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Dracula (Norton Critical Editions) [Paperback]

Bram Stoker , Nina Auerbach , David J. Skal
4.3 out of 5 stars  See all reviews (43 customer reviews)

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Book Description

December 17, 1996 0393970124 978-0393970128 1st

This Norton Critical Edition presents fully annotated the text of the 1897 First Edition.

A rich selection of background and source materials is provided in three areas: Contexts includes probable inspirations for Dracula in the earlier works of James Malcolm Rymer and Emily Gerard. Also included are a discussion of Stoker's working notes for the novel and "Dracula's Guest," the original opening chapter to Dracula. Reviews and Reactions reprints five early reviews of the novel. "Dramatic and Film Variations" focuses on theater and film adaptations of Dracula, two indications of the novel's unwavering appeal. David J. Skal, Gregory A. Waller, and Nina Auerbach offer their varied perspectives. Checklists of both dramatic and film adaptations are included.

Criticism collects seven theoretical interpretations of Dracula by Phyllis A. Roth, Carol A. Senf, Franco Moretti, Christopher Craft, Bram Dijsktra, Stephen D. Arata, and Talia Schaffer.

A Chronology and a Selected Bibliography are included.

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Editorial Reviews Review

Dracula is one of the few horror books to be honored by inclusion in the Norton Critical Edition series. (The others are Frankenstein, The Turn of the Screw, Heart of Darkness, The Picture of Dorian Gray, and The Metamorphosis.) This 100th-anniversary edition includes not only the complete authoritative text of the novel with illuminating footnotes, but also four contextual essays, five reviews from the time of publication, five articles on dramatic and film variations, and seven selections from literary and academic criticism. Nina Auerbach of the University of Pennsylvania (author of Our Vampires, Ourselves) and horror scholar David J. Skal (author of Hollywood Gothic, The Monster Show, and Screams of Reason) are the editors of the volume. Especially fascinating are excerpts from materials that Bram Stoker consulted in his research for the book, and his working papers over the several years he was composing it. The selection of criticism includes essays on how Dracula deals with female sexuality, gender inversion, homoerotic elements, and Victorian fears of "reverse colonization" by politically turbulent Transylvania.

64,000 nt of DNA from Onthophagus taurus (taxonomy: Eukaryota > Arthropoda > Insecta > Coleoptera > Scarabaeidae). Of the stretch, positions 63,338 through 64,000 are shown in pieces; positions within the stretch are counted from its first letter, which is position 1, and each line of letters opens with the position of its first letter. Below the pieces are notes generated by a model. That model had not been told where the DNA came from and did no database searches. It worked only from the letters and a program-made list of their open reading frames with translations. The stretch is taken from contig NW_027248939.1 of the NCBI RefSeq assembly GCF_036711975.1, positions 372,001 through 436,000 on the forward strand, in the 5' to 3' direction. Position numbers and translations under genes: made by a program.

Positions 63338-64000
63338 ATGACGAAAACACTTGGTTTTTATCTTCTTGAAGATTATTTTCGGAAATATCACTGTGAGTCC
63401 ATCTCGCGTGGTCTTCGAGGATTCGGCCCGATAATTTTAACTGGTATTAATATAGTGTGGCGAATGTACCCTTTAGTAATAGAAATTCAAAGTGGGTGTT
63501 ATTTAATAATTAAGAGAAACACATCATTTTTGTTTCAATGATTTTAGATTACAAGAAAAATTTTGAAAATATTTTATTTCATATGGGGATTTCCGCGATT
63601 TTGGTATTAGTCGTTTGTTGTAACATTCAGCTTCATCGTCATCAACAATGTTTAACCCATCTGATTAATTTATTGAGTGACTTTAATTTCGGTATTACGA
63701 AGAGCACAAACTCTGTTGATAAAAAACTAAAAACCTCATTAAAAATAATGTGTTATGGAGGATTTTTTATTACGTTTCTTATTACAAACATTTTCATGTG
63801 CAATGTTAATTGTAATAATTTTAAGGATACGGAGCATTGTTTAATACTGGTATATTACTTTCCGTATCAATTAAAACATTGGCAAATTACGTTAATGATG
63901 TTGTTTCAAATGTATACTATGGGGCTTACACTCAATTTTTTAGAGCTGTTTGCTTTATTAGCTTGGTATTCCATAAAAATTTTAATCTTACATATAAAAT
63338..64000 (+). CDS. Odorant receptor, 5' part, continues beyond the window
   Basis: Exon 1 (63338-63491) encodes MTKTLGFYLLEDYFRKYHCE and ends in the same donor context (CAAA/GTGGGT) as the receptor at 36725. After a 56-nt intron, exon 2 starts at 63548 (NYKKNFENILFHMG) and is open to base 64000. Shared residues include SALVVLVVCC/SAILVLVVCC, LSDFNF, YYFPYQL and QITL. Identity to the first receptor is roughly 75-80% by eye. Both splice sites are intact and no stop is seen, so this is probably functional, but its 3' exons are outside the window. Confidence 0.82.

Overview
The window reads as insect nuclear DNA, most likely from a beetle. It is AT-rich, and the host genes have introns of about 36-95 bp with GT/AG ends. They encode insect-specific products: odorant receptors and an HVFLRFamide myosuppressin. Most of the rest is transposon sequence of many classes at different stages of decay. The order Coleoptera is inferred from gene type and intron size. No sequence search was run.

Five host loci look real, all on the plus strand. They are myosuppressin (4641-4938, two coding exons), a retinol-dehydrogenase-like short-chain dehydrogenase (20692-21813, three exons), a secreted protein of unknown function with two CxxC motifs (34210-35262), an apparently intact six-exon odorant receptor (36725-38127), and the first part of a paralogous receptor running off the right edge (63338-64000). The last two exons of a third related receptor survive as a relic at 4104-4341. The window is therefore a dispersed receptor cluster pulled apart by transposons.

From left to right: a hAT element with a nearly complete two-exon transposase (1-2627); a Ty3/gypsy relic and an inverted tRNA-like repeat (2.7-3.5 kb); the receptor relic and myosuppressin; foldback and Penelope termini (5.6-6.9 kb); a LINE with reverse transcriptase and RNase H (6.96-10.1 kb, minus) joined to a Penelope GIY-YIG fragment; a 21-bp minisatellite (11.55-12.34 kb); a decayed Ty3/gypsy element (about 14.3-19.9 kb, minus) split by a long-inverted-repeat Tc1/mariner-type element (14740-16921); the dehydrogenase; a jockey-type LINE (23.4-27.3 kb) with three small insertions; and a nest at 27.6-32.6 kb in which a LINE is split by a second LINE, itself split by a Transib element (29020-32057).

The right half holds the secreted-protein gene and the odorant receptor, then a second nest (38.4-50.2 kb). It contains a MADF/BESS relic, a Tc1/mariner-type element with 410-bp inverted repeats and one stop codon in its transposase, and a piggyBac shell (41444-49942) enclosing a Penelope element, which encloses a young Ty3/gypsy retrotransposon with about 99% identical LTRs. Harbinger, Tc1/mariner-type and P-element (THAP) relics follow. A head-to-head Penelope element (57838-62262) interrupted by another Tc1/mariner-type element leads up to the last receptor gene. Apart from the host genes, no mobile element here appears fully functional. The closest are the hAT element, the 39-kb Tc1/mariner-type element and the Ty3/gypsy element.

About the Author

Bram Stoker (1847-1912), an Irish novelist and short story writer, was known during his lifetime as the personal assistant of actor Henry Irving and business manager of the Lyceum Theatre in London, which Irving owned, but is best known today for his 1897 Gothic novel Dracula.

Nina Auerbach is John Welsh Centennial Professor of History and Literature and Professor of English at the University of Pennsylvania. She is the author of Communities of Women: An Idea in Fiction; Woman and the Demon: The Life of a Victorian Myth; Romantic Imprisonment: Women and Other Glorified Outcasts; Ellen Terry, Player in Her Time; Private Theatricals: The Lives of the Victorians; and Our Vampires, Our Selves. She is co-editor, with U. C. Knoepflmacher, of Forbidden Journeys: Fairy Tales and Fantasies by Victorian Women Writers.

David J. Skal is the author of several books on genre cinema and fantastic literature, including Hollywood Gothic: The Tangled Web of "Dracula" from Novel to Stage to Screen; The Monster Show: A Cultural History of Horror; V is for Vampire; and Screams of Reason: Mad Science and Modern Culture. With Elias Savada, he is co-author of Dark Carnival: The Secret World of Tod Browning. He has also written and produced numerous video documentaries on fantastic films and literature.

Product Details

  • Paperback: 512 pages
  • Publisher: W. W. Norton & Company; 1st edition (December 17, 1996)
  • Language: English
  • ISBN-10: 0393970124
  • ISBN-13: 978-0393970128
  • Product Dimensions: 8.4 x 5.3 x 1 inches
  • Shipping Weight: 1.1 pounds (View shipping rates and policies)
  • Average Customer Review: 4.3 out of 5 stars  See all reviews (43 customer reviews)
  • Amazon Best Sellers Rank: #23,647 in Books (See Top 100 in Books)

Customer Reviews

Most Helpful Customer Reviews
89 of 98 people found the following review helpful